A major shared services deal offering police forces a range of services including CCTVC and command and control could be worth up to £3.5bn.
West Midlands Police is leading a partnership with Surrey for the seven year contract major shared services deal - but according to a notice in the Official Journal of the European Union, the contract will be open to other Police authorities in England and Wales.
The chosen supplier will be expected to provide computer equipment, and networks and miscellaneous software development services. The deal is worth between £300m and £3.5bn, with the upper estimate of the deal dependent on the number of Forces that may join the contract.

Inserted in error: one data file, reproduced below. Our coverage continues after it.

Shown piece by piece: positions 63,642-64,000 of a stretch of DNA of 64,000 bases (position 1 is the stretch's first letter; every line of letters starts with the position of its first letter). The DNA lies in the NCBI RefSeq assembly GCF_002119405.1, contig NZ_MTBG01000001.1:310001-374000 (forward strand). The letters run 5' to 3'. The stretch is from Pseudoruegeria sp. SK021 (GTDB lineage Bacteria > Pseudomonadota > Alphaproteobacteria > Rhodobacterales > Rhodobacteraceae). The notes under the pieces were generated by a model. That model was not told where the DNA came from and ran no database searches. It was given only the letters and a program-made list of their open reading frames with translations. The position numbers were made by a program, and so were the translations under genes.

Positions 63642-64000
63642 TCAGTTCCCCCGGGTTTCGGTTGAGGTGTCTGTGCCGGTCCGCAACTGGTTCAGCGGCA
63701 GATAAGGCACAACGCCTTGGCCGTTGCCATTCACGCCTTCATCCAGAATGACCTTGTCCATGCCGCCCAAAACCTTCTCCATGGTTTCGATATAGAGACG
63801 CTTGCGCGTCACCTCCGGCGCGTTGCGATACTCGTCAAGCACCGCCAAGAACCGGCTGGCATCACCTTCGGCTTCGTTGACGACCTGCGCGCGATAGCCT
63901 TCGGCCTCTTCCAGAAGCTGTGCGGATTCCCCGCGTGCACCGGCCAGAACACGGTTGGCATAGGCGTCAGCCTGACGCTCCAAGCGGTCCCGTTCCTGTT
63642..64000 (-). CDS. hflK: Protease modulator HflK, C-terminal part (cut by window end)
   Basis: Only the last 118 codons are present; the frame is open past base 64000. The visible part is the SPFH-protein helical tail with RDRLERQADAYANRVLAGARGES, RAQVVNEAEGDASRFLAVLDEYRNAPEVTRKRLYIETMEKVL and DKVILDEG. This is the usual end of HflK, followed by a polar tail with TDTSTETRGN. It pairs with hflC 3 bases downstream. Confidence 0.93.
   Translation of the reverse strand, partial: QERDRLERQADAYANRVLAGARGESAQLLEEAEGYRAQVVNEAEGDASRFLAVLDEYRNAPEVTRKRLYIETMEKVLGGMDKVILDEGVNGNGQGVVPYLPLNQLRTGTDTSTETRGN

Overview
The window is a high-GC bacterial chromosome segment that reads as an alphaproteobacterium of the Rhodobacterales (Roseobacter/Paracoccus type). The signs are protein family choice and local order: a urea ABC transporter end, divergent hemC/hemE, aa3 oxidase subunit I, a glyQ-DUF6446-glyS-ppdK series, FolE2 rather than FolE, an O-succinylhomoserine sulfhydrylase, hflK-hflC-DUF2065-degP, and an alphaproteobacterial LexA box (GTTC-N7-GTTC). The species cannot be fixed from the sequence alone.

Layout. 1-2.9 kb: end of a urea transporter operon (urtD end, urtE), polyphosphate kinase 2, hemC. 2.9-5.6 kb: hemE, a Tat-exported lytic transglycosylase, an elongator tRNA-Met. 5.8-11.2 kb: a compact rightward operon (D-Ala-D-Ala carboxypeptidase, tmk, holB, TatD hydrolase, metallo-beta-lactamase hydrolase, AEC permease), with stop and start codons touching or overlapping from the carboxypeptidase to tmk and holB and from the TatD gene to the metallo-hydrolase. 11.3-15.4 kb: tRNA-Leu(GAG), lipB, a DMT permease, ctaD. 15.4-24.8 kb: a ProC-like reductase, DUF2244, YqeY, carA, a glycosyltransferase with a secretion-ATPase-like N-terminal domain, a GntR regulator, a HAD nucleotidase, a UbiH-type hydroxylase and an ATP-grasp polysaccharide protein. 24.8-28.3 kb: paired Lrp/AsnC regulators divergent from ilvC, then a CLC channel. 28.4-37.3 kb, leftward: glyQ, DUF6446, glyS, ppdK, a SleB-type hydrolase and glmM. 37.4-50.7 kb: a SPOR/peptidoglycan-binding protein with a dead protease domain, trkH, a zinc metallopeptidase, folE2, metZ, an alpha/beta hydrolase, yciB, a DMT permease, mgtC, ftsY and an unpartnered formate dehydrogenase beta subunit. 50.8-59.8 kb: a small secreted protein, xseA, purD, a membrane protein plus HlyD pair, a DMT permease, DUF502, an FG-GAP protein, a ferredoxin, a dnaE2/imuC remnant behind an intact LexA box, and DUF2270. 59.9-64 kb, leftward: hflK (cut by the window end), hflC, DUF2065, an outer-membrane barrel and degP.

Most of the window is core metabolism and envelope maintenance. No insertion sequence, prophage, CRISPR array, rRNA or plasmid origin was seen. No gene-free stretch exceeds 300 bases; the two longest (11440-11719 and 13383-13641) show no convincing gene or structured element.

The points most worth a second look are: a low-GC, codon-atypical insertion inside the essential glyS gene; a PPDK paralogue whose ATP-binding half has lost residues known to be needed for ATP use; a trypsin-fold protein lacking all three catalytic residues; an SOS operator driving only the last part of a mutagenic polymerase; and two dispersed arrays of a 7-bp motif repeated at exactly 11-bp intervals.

"The purpose of entering into a strategic partnership with forces is to deliver transformation across policing services. It is anticipated that the strategic partner will also directly manage some services with the Forces," says the notice.
The document adds that the driver behind the deal is a desire to develop a sustainable business model that maintains and improves the delivery of policing services to the public, while making cost savings. "However, for reasons of policing specialism, operational risk and public confidence, some activities will necessarily continue to be delivered by police forces,” it says.
West Mids and Surrey hope to make cost savings through the collaboration, deliver services more efficiently, and move to a more innovative and "cutting edge" approach to policing.
They apparently believe efficiencies are better achieved by taking a wider view of policing, rather than reducing the budgets of functional units.